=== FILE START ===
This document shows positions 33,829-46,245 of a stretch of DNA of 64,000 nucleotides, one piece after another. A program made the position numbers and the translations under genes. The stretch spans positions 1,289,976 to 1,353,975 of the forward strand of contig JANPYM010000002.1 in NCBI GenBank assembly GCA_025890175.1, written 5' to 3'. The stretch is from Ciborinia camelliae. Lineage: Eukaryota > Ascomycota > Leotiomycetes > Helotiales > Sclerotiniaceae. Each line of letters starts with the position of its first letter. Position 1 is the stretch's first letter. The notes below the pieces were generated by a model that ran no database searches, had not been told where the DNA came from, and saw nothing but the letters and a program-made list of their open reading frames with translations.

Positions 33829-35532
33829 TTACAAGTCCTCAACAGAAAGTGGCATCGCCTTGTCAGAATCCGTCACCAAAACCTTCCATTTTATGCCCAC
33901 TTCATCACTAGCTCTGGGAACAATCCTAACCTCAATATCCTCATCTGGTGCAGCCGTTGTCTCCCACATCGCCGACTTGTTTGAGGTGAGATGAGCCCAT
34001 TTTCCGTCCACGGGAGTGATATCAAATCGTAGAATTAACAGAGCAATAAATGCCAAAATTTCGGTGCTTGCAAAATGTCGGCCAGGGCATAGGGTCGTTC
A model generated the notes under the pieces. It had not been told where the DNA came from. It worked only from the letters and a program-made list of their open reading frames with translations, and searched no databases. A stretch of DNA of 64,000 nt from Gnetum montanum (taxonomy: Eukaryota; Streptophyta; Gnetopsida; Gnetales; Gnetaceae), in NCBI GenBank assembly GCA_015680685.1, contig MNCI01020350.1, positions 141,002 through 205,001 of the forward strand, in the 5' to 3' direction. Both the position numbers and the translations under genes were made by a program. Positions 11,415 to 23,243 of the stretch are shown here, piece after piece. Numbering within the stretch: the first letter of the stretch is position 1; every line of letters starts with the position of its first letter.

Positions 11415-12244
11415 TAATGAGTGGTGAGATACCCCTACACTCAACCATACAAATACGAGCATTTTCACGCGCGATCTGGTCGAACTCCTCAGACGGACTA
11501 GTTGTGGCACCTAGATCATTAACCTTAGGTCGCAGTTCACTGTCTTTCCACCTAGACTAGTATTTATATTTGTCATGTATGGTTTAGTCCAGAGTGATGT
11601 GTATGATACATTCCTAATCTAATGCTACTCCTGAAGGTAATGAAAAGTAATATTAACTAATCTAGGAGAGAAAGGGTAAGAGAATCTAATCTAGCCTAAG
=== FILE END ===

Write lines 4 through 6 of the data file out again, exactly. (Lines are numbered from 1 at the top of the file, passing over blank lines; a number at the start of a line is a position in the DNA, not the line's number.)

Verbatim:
33901 TTCATCACTAGCTCTGGGAACAATCCTAACCTCAATATCCTCATCTGGTGCAGCCGTTGTCTCCCACATCGCCGACTTGTTTGAGGTGAGATGAGCCCAT
34001 TTTCCGTCCACGGGAGTGATATCAAATCGTAGAATTAACAGAGCAATAAATGCCAAAATTTCGGTGCTTGCAAAATGTCGGCCAGGGCATAGGGTCGTTC
A model generated the notes under the pieces. It had not been told where the DNA came from. It worked only from the letters and a program-made list of their open reading frames with translations, and searched no databases. A stretch of DNA of 64,000 nt from Gnetum montanum (taxonomy: Eukaryota; Streptophyta; Gnetopsida; Gnetales; Gnetaceae), in NCBI GenBank assembly GCA_015680685.1, contig MNCI01020350.1, positions 141,002 through 205,001 of the forward strand, in the 5' to 3' direction. Both the position numbers and the translations under genes were made by a program. Positions 11,415 to 23,243 of the stretch are shown here, piece after piece. Numbering within the stretch: the first letter of the stretch is position 1; every line of letters starts with the position of its first letter.